Cook onion slivers in olive oil on M until they begin to become translucent; mix a tiny pinch of cayenne pepper in. Add squash and garlic. Cook pan contents for about a minute, then add 2 tbsp broth and cover the pan. In about another two minutes, remove pan contents from heat and set aside in a bowl. In hot-n-empty pan, begin sliding your hunk of cashew butter around. As it melts, slowly add broth and continue stirring patiently until there’s a rich gravy. Once the cashew butter is entirely dissolved into a delicious sauce, add back the butternut squash and rest of your cayenne pepper. Stir. Cover and let continue cooking on L until the squash is tooth-tender. Serve over rice and enjoy the hearty, spicy goodness while contemplating the beauty of that forecast thunderstorm.

Leftover Adverb Soup

In my pantry today:

  • 3ish c leftovers from yesterday
  • 49oz chicken broth
  • 10oz can coconut milk

Ta-da, soup! Now, to be fair I did end up adding the can of coconut milk before dinner last night. It was a whim that payed off well. Did I say “whim?” I could also have used the words “instinct” or “mystical predilection.” It was delicious either way, but the coconut milk ultimately served a more sinister purpose: dreams of leftover soup! And yes, all of my evil plans unfolded perfectly. Scrumptiously, even.

Thank You, Bacon Grease

In my pantry today:

  • 2 tbsp reserved bacon grease
  • 4c cooked, sliced/cubed sweet potato
  • 4c cooked lima beans
  • 1 leek
  • 1 tsp garlic powder
  • .5 tbsp salt
  • 1.5 c chicken broth
  • Basmati rice

Your dinner will owe its life to that reserved bacon grease.

So start out with a great idea. I imagined a delightful meal of various colors and textures; not another pot of mush, y’know? Start your sliced leek out in the bacon grease at M. Realize that not only are your sweet potatoes overcooked, but holy crapballs so are the shouldn’t-be-at-a-rolling-boil lima beans. This is why — one reason of I am certain many — not to self-engineer a double boiler while something is cooking under the melting chocolate. Sigh and mix the beans into the pan.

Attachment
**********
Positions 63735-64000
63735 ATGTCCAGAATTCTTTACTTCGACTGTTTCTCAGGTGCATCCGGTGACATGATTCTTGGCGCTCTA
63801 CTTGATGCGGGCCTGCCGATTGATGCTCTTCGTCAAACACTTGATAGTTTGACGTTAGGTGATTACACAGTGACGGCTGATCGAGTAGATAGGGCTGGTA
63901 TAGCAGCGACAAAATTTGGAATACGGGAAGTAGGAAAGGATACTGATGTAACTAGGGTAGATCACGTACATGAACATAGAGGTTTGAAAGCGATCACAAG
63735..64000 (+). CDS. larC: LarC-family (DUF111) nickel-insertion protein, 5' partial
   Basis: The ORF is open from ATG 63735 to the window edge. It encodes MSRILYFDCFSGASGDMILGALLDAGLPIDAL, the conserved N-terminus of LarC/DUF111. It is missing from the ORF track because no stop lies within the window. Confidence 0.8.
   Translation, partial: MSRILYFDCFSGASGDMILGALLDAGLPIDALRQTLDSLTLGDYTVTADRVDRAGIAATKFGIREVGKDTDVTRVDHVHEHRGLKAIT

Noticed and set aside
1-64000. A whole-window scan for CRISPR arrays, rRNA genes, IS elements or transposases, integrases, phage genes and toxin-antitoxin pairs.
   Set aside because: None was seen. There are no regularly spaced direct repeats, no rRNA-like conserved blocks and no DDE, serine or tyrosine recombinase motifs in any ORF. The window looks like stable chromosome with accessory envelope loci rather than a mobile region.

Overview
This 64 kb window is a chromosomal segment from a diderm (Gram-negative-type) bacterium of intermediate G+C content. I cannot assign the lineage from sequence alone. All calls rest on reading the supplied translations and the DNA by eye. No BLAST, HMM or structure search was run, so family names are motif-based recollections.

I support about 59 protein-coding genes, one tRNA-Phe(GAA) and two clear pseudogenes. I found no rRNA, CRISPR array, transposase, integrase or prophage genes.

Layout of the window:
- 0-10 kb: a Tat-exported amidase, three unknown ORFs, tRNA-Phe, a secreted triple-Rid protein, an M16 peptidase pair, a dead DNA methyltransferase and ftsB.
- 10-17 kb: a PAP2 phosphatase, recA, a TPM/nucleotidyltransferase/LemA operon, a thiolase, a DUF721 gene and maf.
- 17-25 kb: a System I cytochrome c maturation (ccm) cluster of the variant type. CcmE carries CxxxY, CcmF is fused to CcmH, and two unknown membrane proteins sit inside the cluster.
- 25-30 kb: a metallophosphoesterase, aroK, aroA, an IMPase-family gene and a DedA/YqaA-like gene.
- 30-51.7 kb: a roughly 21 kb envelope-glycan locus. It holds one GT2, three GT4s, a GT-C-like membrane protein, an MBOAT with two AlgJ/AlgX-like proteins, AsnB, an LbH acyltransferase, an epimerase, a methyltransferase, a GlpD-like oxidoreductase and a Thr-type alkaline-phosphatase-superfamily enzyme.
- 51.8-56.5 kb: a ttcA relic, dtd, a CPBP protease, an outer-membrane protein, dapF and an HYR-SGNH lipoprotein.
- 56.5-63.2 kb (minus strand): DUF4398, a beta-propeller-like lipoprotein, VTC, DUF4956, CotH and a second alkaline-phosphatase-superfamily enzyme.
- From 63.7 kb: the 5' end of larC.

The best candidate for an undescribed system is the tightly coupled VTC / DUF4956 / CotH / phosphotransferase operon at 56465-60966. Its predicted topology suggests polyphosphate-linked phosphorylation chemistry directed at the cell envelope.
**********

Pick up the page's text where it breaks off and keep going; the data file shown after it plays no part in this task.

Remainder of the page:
Carefully fold in the sweet potatoes. Add garlic and salt. Let it continue cooking on L for a solid 20m. In that time, embrace the mush as just as valid as the more solid form you had originally envisaged.

Take the lid off the pan. It will be a solid block of fuck-I-can’t-throw-away-this-much-food. Add chicken broth. Make it a sauce for the rice — some of the lima beans are still visible in their whole form, and it is rife with flavor. Pretend you meant to do that and enjoy its deliciousness over rice. For it is delicious. Just unintentionally ugly.

10 out of 10

In my pantry today:

  • 1 XL sweet potato
  • 2 tbsp cashew butter
  • 1.5 c chicken broth
  • 1 leek
  • 2 tbsp olive oil
  • 1 tsp dried rosemary
  • 1/2 tsp cardamon
  • 1/4 tsp salt
  • 1/4 tsp black pepper
  • 1 box plain couscous

So like most people with families, I’ve been doing other, holiday-related business all damn day. When I walked blindly into the kitchen I automatically pulled something from that “we gonna go bad if’n you don’t cook us” list. Whenever sans plan, default to the produce drawer. Cupboard, in this case. I pulled out the highest ranking “bout to go” item and set about tinkering. Tinkering… for success.